Perming your hair will give you curled locks that range from a soft wave to tight spiral curls. Perms typically last for three months; but depending on your hair type, hair length, how often you wash your hair and how quickly your hair grows, your perm can last up to six months. Although this option is great for women (and men) with poker straight or fussy hair, the processing chemicals can be quite damaging to your locks. Instead of risking your hair, try a few different perming alternatives. They may not be "permanent," but they can give you the same look without the money and damage.
For those looking for curls that are little curlier than waves, but not pin curls, consider hot rollers. You can purchase hot rollers from any drug store or beauty supply store for typically under $40 -- which is much less than most places charge for a perm. You can also purchase hot rollers in varying widths to give you different options on curl size. To get the look, spritz your hair with hairspray, then roll each hot roller around a small section of hair about 1-inch in width. Leave the rollers in your hair for 15 to 20 minutes. Carefully, unwrap each hot roller from your hair without pulling the roller straight out, as this can cause the curl to flatten a bit. Finger comb your hair, and spray with hairspray to keep the look all day. Although much safer than perms, using hot rollers everyday can still dry out your hair. For protection, condition your hair with a deep conditioning treatment once a week.
For tighter curls without drying out your hair, try sponge curlers. Sponger curlers, which are super cheap, are available at most drug stores or beauty supply shops. Like hot rollers, they can come in varying widths for options in curl size. For best results, towel dry your hair until it's almost dry. Spray a light layer of hairspray or spray gel into your hair. Wrap small sections of hair – about 1/2-inch in width –around each sponge curler. Spray your hair with some more hairspray, then sleep on the sponge curlers. Since they're made of sponges, they are a little more comfortable to sleep on that other plastic curlers. Remove each curler in the morning to reveal your super curly hair that can last until you wash it.
For volume and waves, you can learn how to round brush your hair. Purchase a natural boar bristle, round brush in the size that you want. The larger the round brush, the larger your waves will be. After towel drying your hair until it's damp, use the round brush to dry your hair. For best results, split your hair into three sections. Working on one section at a time, roll your hair through the round brush while applying the heat from your hair dryer to the hair wrapped around the brush. Continue working on the hair around the brush until the section is dried. When finished, spray a light mist of hairspray throughout your hair to keep your waves. Blowing out your hair will also help to rid your hair of frizz and fly-a-ways. Although much less damaging than a perm, drying your hair with a blow dryer can still dry out your locks. For protection, spray your hair with a thermal heat protectant spray before drying.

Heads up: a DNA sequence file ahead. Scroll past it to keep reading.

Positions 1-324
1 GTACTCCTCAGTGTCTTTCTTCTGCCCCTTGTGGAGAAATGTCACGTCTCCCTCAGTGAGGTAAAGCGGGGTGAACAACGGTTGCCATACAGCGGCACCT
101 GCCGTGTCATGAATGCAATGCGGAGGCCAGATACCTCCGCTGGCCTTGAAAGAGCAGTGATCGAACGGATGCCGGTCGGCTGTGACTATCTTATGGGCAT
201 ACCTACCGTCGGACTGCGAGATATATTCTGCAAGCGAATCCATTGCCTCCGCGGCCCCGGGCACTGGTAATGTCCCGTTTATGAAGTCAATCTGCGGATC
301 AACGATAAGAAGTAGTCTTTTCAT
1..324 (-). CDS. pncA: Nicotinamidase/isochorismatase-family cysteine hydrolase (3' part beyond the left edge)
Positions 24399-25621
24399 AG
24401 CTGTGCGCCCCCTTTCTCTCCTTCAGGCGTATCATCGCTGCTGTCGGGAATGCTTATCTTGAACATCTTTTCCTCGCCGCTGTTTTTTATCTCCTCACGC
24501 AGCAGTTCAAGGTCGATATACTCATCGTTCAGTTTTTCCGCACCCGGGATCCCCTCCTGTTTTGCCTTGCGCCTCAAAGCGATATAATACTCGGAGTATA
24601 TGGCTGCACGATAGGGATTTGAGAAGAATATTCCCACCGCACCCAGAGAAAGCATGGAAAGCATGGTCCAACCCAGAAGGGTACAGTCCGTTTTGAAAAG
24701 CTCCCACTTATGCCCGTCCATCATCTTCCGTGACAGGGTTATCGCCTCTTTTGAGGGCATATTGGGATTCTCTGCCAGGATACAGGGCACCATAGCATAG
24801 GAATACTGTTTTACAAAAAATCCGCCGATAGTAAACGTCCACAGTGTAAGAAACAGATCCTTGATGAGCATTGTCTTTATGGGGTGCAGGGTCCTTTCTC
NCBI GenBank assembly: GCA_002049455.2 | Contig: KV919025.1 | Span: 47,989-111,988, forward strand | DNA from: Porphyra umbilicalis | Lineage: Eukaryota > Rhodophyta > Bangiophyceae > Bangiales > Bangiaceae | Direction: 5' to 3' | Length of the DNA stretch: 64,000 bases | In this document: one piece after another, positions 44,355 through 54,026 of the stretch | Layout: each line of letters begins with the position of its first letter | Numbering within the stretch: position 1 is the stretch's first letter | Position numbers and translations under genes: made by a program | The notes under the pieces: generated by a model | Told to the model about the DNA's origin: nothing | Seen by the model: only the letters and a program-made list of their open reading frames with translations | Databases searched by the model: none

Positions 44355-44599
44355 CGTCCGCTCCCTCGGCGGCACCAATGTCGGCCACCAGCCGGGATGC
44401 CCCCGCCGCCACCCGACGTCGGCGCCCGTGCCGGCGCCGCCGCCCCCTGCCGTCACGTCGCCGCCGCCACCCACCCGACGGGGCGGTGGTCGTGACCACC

Curling Shampoo and Conditioner
If your hair has a hard time holding the curl from hot rollers or a blow out, try curling shampoos. Wash your hair with the curling shampoo and conditioner as normal. Once out of the shower, you can use your hair dryer, curling iron or hot rollers to give yourself the curls that you want and so they last. Keep in mind that curling shampoos and conditioners will not give you curly hair, but the ingredients will help stubborn straight hair to keep curl a little better.
Andrea Griffith has been writing professionally since 2005. Her work has been published by the "Western Herald," Detroit WDIV, USAToday and other print, broadcast and online publications. Although she writes about a wide range of topics, her areas of expertise include fashion, beauty, technology and education. She holds a Bachelor of Arts in journalism and English from Western Michigan University.
Jupiterimages/Brand X Pictures/Getty Images